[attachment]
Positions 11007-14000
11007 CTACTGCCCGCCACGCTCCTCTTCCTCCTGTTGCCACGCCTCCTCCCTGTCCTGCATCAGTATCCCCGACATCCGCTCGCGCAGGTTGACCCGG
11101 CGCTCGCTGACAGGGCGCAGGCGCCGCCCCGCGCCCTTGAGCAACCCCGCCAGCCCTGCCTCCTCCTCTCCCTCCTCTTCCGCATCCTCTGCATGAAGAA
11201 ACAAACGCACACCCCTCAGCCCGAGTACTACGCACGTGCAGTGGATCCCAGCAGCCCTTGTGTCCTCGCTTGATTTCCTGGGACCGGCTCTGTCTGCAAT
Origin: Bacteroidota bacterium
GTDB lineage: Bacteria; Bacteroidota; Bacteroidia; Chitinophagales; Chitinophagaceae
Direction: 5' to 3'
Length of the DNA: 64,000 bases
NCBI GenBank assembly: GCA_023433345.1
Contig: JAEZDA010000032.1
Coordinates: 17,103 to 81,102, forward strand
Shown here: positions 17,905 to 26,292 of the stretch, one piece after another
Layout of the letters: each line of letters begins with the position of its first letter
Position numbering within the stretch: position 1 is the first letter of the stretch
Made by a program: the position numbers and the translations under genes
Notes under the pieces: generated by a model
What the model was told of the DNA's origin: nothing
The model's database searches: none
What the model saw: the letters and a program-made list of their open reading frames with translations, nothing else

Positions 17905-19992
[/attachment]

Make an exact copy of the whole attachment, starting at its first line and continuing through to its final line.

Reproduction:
Positions 11007-14000
11007 CTACTGCCCGCCACGCTCCTCTTCCTCCTGTTGCCACGCCTCCTCCCTGTCCTGCATCAGTATCCCCGACATCCGCTCGCGCAGGTTGACCCGG
11101 CGCTCGCTGACAGGGCGCAGGCGCCGCCCCGCGCCCTTGAGCAACCCCGCCAGCCCTGCCTCCTCCTCTCCCTCCTCTTCCGCATCCTCTGCATGAAGAA
11201 ACAAACGCACACCCCTCAGCCCGAGTACTACGCACGTGCAGTGGATCCCAGCAGCCCTTGTGTCCTCGCTTGATTTCCTGGGACCGGCTCTGTCTGCAAT
Origin: Bacteroidota bacterium
GTDB lineage: Bacteria; Bacteroidota; Bacteroidia; Chitinophagales; Chitinophagaceae
Direction: 5' to 3'
Length of the DNA: 64,000 bases
NCBI GenBank assembly: GCA_023433345.1
Contig: JAEZDA010000032.1
Coordinates: 17,103 to 81,102, forward strand
Shown here: positions 17,905 to 26,292 of the stretch, one piece after another
Layout of the letters: each line of letters begins with the position of its first letter
Position numbering within the stretch: position 1 is the first letter of the stretch
Made by a program: the position numbers and the translations under genes
Notes under the pieces: generated by a model
What the model was told of the DNA's origin: nothing
The model's database searches: none
What the model saw: the letters and a program-made list of their open reading frames with translations, nothing else

Positions 17905-19992